CAHIDEUC, EMMANUEL-AUGUSTE DE, Comte DUBOIS DE LA MOTTE, naval officer; b. 1683 in Rennes, France, son of Jean-François de Cahideuc, Comte Dubois de La Motte, and Gilonne-Charlotte de Langan; m. Jeanne-Françoise d’Andigné de La Chaise, by whom he had two sons; d. 23 Oct. 1764 in Rennes.
Emmanuel-Auguste de Cahideuc joined the service as a midshipman at Brest on 8 Nov. 1698. After serving on several ships in the Atlantic and the Mediterranean, on 1 Nov. 1705 he was promoted sub-section leader in the midshipmen. He then served as a lieutenant in the grenadiers at the siege of Gibraltar, and later as adjutant of the coastal defence batteries at Saint-Malo. In 1706 he sailed on the Dauphine and campaigned brilliantly in the English Channel and the Atlantic. Having transferred to the Achille in René Duguay-Trouin’s squadron in 1707, he took part in the engagement on 21 October which inflicted heavy losses on a large English convoy. The following year he took command of the privateer Argonaute, with which he conducted a new and profitable campaign at the entrance to the English Channel and in the Atlantic. On 10 Jan. 1708 he was promoted section leader in the midshipmen, and on 13 Feb. 1709 he received the rank of sub-lieutenant. Befriended by Duguay-Trouin, Dubois de La Motte accompanied him in the successful expedition against Rio de Janeiro in September 1711, and distinguished himself at the head of a grenadier company.
The peace which followed the treaty of Utrecht in 1713 caused a reduction in the number of ships in commission; as a result, Dubois de La Motte had a long period of service ashore at Brest. Promoted lieutenant-commander on 17 Aug. 1727, he was made captain on 1 April 1738. He cruised off Ireland in 1744 and conducted three successful campaigns in the West Indies in 1740–41, 1745, and 1746. In the last campaign his skilful manoeuvres ensured the safe arrival in France of the 163 merchant ships for which he was responsible. On 1 Jan. 1751 he was promoted rear-admiral and governor general of Saint-Domingue (Hispaniola). He remained there two years.
The Seven Years’ War was to give Dubois de La Motte new opportunities to distinguish himself. In 1755 he received command of the Entreprenant and a squadron of 15 ships of the line and four frigates, with which he was instructed to take help to Canada. He sailed from Brest on 3 May and reached his destination, but on 10 June two of his ships, the Alcide and the Lys, which had been separated from the squadron by fog, had been attacked and captured by Edward Boscawen’s fleet, although war had not been declared. Dubois de La Motte left for France on 15 August, and to elude the enemy he daringly sailed all his vessels through the Strait of Belle Isle, a route which no king’s ship had ever taken. Thanks to this adroit manoeuvre, the return voyage was without mishap.
On 25 Nov. 1755 he was promoted lieutenant-general of the naval forces, and at the beginning of 1757 he was given command of a squadron of nine ships of the line and two frigates with which to reinforce the defences of Louisbourg, Île Royale (Cape Breton Island). He arrived there on 19 June, and soon received additional strength in the form of five ships of the line and a frigate from Saint-Domingue under Joseph de Bauffremont, and four ships and two frigates from Toulon under Joseph-François de Noble Du Revest. Dubois de La Motte with this concentration of forces at his disposal was able to deploy before the citadel such an intimidating defence that the English squadron under Francis Holburne* did not dare attack, and on 24 September it was scattered by a gale. But lack of supplies and a typhus epidemic prevented Dubois de La Motte from pursuing the English fleet and forced him to return to France. He left Louisbourg on 30 October and reached Brest safely on 23 November, landing about 5,000 sick men there. His activity had delayed the fall of Île Royale by a year.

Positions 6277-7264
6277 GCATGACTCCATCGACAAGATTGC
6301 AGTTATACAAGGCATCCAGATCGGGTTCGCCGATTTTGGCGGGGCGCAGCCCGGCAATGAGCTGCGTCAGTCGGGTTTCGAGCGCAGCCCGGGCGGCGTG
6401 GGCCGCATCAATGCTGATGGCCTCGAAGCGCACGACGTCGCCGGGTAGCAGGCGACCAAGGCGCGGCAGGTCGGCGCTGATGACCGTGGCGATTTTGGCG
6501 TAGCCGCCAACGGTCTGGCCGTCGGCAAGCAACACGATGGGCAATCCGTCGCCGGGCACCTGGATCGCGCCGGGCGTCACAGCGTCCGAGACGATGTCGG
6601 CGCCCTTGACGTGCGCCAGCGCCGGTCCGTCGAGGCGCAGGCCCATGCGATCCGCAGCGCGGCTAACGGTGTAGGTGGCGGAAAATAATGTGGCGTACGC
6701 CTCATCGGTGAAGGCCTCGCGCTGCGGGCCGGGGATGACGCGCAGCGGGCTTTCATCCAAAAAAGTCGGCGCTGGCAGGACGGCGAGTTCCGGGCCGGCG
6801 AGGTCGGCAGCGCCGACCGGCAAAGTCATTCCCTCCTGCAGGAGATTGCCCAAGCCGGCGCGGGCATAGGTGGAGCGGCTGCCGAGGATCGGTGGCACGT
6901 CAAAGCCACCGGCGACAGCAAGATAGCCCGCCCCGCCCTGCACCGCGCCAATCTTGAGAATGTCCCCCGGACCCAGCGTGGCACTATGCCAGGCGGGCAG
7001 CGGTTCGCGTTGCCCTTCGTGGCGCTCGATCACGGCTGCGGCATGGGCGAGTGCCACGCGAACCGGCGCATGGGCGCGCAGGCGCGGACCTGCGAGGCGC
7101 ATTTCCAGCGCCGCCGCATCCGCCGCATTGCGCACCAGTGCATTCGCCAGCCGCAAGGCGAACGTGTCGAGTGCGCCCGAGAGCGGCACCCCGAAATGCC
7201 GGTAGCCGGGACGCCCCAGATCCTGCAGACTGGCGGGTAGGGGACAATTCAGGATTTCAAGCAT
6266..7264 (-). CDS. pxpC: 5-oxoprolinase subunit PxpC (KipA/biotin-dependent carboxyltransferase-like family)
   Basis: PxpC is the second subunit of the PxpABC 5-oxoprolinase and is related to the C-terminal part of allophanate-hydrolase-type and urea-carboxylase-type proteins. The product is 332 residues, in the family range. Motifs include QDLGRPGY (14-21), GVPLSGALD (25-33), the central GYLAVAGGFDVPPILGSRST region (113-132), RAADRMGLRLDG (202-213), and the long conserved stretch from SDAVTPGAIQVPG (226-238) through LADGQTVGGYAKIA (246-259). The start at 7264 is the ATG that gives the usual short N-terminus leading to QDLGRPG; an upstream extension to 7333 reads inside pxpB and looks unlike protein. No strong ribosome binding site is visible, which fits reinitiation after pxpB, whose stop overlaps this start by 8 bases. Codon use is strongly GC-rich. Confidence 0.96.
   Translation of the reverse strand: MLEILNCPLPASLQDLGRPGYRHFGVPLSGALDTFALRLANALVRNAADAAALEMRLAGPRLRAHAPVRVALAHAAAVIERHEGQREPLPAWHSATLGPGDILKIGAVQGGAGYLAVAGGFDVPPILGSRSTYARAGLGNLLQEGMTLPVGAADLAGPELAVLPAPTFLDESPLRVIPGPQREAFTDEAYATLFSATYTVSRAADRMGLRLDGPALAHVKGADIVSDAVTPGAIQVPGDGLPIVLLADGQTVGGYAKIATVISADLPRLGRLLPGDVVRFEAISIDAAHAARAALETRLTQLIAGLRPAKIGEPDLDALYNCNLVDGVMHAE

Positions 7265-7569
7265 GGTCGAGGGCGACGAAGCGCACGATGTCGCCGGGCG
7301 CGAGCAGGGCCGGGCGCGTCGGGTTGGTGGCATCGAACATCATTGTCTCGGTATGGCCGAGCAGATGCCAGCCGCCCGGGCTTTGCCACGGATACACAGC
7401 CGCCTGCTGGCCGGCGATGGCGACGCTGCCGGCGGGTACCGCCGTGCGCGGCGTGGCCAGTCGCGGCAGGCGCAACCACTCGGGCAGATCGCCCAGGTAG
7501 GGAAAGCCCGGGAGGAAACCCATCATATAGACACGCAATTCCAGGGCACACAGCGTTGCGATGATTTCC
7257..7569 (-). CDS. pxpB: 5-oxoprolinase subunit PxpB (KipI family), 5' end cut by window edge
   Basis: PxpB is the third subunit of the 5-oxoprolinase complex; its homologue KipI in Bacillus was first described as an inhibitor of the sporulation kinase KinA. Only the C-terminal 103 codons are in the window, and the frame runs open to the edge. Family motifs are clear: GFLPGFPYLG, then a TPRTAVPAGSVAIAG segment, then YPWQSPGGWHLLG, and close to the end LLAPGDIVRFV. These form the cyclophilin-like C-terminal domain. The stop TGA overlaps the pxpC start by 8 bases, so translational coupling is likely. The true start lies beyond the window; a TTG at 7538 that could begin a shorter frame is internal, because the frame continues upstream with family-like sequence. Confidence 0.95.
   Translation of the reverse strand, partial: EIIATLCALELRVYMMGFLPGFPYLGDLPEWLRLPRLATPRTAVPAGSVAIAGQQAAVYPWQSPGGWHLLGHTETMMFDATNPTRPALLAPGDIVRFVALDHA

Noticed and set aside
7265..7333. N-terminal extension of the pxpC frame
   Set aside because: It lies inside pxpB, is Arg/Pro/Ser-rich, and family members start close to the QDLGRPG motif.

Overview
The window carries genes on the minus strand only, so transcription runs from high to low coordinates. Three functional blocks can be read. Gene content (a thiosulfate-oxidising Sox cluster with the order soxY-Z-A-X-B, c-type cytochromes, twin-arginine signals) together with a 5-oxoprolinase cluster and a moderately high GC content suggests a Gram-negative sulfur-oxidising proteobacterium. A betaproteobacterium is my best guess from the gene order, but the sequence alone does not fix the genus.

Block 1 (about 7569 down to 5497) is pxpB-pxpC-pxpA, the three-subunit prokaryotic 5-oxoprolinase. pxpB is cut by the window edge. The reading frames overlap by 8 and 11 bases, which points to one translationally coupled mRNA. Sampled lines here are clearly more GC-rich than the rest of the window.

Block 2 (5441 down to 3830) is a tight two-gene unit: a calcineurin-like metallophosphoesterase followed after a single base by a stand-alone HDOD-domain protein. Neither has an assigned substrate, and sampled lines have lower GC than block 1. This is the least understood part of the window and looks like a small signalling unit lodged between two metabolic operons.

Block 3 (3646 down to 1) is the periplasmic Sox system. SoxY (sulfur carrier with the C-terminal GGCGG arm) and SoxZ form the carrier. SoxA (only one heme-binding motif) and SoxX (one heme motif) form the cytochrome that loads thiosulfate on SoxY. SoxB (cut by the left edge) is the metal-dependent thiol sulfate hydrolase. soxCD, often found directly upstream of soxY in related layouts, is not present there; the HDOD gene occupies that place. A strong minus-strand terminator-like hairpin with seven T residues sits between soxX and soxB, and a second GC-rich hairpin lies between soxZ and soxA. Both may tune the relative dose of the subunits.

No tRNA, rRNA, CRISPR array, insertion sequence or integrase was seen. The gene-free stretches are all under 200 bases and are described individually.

Dubois de La Motte’s active naval career was ended, but in September 1758, when the English landed near Saint-Malo, he went there despite his 75 years and took part in the battle which repulsed the enemy. He had been made a knight of the order of Saint-Louis on 17 Dec. 1718, commander on 1 Sept. 1752, and knight grand cross on 4 July 1761. On 13 Dec. 1762 he was promoted vice-admiral. An expert seaman, a daring, methodical, and thoughtful leader, Dubois de La Motte was one of the finest figures in the French navy of his time.
AN, Col., C9A, 90, 92, 94; Marine, B4, 27, 31, 32, 34, 35, 36, 42, 43, 50, 56, 57, 59, 61, 68, 74, 76, 78; C1, 161; 165; 166, f.28; C7, 90 (dossier Dubois de La Motte); G, 38, f.10. DBF, VII, 830. Étienne Taillemite, Dictionnaire de la marine (Paris, 1962), 78. Étienne Taillemite et al., Tables des noms de lieux, de personnes, de matières et de navires, sous-série B1, B2 et B3 (Paris, 1969), 101. Lacour-Gayet, La marine militaire sous Louis XV (1910), 119, 200, 252, 383, 487, 530. Troude, Batailles navales de la France, I, 246, 249, 259, 271, 319, 326. Société historique et archéologique de l’arrondissement de Saint-Malo, Annales (Saint-Servan), 1940, 145–46.